Skip to content


There’s lots of different ways of playing, some of which require specific people, equipment or materials. Engaging in games of make believe can be done alone or in groups and doesn’t necessarily need anything more than your imagination. Playing is actually used sometimes in therapy settings because it can be a way of accessing subconscious thoughts and feelings we’re not yet fully aware of. In fact, some of our strongest opinions or emotions can surface through play or make-believe, and role-playing real-life scenarios can expose our attitudes and preconceptions towards them, maybe helping us figure out what we feel hurt about or what parts of ourselves we’d like to work on. It can also help reframe or replay traumatic events in a safe setting, allowing us to process them better.

On a less serious note, some people just enjoy the escape from reality! There’s a big community of people who engage in cosplay (costume play), larping (live action role-playing) or fantasy RPG (role-playing games), such as Dungeons & Dragons. It might be worth looking into whether there’s a group near you that you can get involved with or seeing if a group of friends would like to learn how to play with you.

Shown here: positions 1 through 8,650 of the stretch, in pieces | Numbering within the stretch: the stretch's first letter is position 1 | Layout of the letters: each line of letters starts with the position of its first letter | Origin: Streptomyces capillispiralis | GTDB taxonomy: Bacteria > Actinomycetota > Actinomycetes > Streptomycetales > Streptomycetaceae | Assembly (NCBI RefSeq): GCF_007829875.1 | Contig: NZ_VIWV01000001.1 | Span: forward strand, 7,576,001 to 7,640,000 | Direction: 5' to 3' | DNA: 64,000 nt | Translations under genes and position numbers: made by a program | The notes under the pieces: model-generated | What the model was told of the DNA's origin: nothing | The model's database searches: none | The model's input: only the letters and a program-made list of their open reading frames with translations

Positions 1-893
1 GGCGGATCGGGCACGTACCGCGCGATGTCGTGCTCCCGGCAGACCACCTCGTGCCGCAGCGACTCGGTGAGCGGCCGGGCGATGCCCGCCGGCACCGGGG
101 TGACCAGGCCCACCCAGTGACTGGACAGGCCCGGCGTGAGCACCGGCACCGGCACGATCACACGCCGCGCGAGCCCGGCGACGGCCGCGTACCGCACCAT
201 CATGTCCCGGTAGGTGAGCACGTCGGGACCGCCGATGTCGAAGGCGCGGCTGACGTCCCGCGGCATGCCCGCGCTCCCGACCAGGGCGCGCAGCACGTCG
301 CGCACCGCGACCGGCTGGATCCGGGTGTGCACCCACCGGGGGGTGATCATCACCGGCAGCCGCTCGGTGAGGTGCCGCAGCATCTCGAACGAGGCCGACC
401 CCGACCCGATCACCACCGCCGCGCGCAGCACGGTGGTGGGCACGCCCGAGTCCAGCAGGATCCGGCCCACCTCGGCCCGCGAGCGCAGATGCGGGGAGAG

In this video, Senior Clinician Katherine Mautner, shares how play and giving yourself permission to be silly and spontaneous can help manage your mental health and wellbeing:


What young people have told us:

'Yeah. It kind of always has - even when I was a kid I'd act out my worst fears as like a way of facing them.'

'It meant that I could play out scenarios that scare me or give me anxiety multiple times in multiple ways. It means that I'm less anxious because I've already been through it. Also it stops me obsessing over what might happen because I've already worked out all the possible outcomes by playing over the situation over and over.'

'I think it helps because it relieves stress and takes your mind off other things.'

'I particularly like using toys like lego and acting it out through them because I'm removed from the situation so it's like I'm a bystander and apart from the emotions of whatever character I'm playing with so it's less stressful to do. I usually do it on my own so I feel like there's less judgement and means that afterwards I relax and am less scared about a situation.'

What young people have told us:

There isn’t much academic research in the area of self-care for young people who are living with mental health issues. We are trying to find out more about what works for different people so we can better advise other young people what to try.

If you’ve tried this activity when you were struggling in relation to your mental health, please let us know if it helped you and how by clicking on the ‘Did this activity help you’ button.